m.r.Life ι**=7/3ψ

Integrating diverse evolutionary concepts

A diverse set of evolutionary concepts are included as sub-components of Malthusian relativity. These include:

  • Metabolism is a proxy for the rate at which organisms assimilate, transform and expend energy (e.g. Calder, 1984; Brown et al., 2004; Humphries and McCann, 2014).
  • Each species has a biological timescale of its own that is given by the inverse of mass specific metabolism (e.g. Pearl, 1928; Brody, 1945).
  • An advanced metabolism is dependent upon a cell where the molecules of the metabolic pathways concentrate (e.g. Oparin, 1957; Miller and Orgel, 1974; Maynard Smith and Szathmary, 1995).
  • Natural selection is driven by the biochemical energetics of self-replication (e.g. Lotka, 1922; Van Valen, 1976; Brown et al., 1993).
  • Natural selection is constrained by trade-offs and constraints (e.g. Charlesworth, 1980; Roff, 1992; Stearns, 1992), including the quality-quantity trade-off (e.g., Smith and Fretwell, 1974), and a mass specific metabolism that depends on mass in self-replicators with almost no mass (DeLong et al., 2010).
  • Natural selection is dependent upon the feed-back ecology of density dependence (e.g. Anderson, 1971; Heino et al., 1998; Rankin, 2007), including the density dependence of interactive competition (e.g. Abrams and Matsuda, 1994; Witting, 1997) that makes the frequency-dependent arms race models (e.g. Dawkins and Krebs, 1979; Parker, 1979; Maynard Smith and Brown, 1986) realistic.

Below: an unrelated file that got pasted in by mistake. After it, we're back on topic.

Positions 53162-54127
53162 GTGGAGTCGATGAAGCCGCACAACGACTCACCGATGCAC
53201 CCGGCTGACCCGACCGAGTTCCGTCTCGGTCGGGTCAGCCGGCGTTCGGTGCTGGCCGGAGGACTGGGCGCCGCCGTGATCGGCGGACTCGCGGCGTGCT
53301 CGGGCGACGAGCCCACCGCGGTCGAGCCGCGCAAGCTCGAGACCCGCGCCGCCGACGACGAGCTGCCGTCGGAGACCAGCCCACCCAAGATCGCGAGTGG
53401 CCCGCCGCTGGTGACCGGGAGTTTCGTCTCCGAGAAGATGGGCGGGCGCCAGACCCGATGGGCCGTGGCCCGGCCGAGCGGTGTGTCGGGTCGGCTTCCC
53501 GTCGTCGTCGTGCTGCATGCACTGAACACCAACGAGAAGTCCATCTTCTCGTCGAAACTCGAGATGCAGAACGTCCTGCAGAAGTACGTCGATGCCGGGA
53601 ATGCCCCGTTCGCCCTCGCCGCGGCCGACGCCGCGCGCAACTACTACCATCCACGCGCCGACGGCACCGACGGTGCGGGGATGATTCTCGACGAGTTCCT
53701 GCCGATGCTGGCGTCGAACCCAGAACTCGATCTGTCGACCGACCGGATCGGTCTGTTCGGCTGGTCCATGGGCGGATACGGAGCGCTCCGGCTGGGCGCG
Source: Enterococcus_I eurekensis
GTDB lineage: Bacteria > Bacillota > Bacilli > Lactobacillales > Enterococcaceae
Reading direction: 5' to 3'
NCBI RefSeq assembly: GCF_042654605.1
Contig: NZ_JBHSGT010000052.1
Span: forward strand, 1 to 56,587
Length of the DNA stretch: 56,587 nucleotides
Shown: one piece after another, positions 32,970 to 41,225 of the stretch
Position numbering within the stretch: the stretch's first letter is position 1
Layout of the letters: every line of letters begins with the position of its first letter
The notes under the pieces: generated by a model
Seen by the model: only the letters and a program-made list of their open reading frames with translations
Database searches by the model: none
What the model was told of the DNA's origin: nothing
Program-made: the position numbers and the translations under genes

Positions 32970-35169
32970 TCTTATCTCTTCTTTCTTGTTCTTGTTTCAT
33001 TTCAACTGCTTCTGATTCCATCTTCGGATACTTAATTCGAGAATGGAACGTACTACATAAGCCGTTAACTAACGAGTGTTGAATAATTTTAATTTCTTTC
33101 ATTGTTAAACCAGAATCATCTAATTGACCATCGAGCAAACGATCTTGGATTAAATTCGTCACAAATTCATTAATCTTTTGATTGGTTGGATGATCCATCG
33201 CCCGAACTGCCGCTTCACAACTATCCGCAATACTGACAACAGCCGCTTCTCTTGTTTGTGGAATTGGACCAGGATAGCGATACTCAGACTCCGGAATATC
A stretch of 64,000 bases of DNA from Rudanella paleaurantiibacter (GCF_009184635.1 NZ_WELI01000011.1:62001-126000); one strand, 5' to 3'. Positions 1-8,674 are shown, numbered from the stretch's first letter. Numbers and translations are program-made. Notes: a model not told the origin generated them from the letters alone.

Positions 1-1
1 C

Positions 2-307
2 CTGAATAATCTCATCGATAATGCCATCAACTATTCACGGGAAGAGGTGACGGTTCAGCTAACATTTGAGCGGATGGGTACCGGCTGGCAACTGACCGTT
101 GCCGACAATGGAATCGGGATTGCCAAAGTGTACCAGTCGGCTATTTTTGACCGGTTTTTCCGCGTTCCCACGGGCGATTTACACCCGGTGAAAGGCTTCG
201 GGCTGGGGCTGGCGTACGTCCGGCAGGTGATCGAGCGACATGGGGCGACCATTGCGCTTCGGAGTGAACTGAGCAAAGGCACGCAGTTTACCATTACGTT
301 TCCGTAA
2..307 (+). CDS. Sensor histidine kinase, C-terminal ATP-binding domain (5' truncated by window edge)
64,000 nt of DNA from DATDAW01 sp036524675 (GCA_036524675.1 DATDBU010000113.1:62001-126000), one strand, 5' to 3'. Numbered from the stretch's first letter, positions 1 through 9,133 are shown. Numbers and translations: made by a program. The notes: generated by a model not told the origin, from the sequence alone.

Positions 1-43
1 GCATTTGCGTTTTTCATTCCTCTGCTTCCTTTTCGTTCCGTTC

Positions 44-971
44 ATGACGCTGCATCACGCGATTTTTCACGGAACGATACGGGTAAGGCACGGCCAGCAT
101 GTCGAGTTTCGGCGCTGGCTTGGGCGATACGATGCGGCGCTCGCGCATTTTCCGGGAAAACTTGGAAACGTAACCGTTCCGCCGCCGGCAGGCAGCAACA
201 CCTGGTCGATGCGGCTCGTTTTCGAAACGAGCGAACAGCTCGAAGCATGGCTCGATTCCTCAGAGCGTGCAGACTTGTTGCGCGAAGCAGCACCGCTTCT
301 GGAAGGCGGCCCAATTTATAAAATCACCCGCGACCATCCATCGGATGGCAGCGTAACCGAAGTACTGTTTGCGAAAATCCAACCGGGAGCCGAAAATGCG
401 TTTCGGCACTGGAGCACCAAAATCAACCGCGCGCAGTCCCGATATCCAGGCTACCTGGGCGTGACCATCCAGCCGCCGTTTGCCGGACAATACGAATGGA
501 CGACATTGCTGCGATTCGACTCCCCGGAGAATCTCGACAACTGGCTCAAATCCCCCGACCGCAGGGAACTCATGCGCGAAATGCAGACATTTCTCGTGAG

• Natural selection proceeds towards attractors like Continuously Stable Strategies (e.g. Maynard Smith and Price, 1973; Eshel and Motro, 1981; Taylor, 1989; Christiansen, 1991).
  • Short-term evolution is contingent upon the current state of biology and the available mutations.
  • Long-term evolution is more like a deterministic path (Witting, 1997, 2008) that is laid down by the selection attractors that unfold from the origin of the zero-energy replicator.
  • The phenotype can be described as an allometric function of mass (e.g. Rubner, 1883; Kleiber, 1932; Fenchel, 1974; Peters, 1983; Calder, 1984).
  • It is the optimisation of density regulation that selects the exponents of the body mass allometries (Witting, 1995).
  • The two-fold cost of the male (Maynard Smith, 1968) and the two-fold cost of meiosis (Williams, 1975) are essential for the selection of sexual and asexual reproduction.
  • The selection of sex ratios, ploidy levels and mating patterns are interrelated (Fisher, 1930; Hamilton, 1967).
  • The selection of senescence is related to the selection of a soma (e.g. Weismann, 1889; Medawar, 1952; Williams, 1957; Hamilton, 1966).
  • Population dynamics is influenced by natural selection (e.g. Voipio, 1950; Chitty, 1960).
  • Fisher's (1930) fundamental theorem of natural selection is essential as a limit theorem of hyper-exponential population growth (Witting, 1997).
  • It is the acceleration of the population dynamic growth rate, and not the growth rate itself, that is a function of the density dependent environment (Ginzburg, 1972).
  • References

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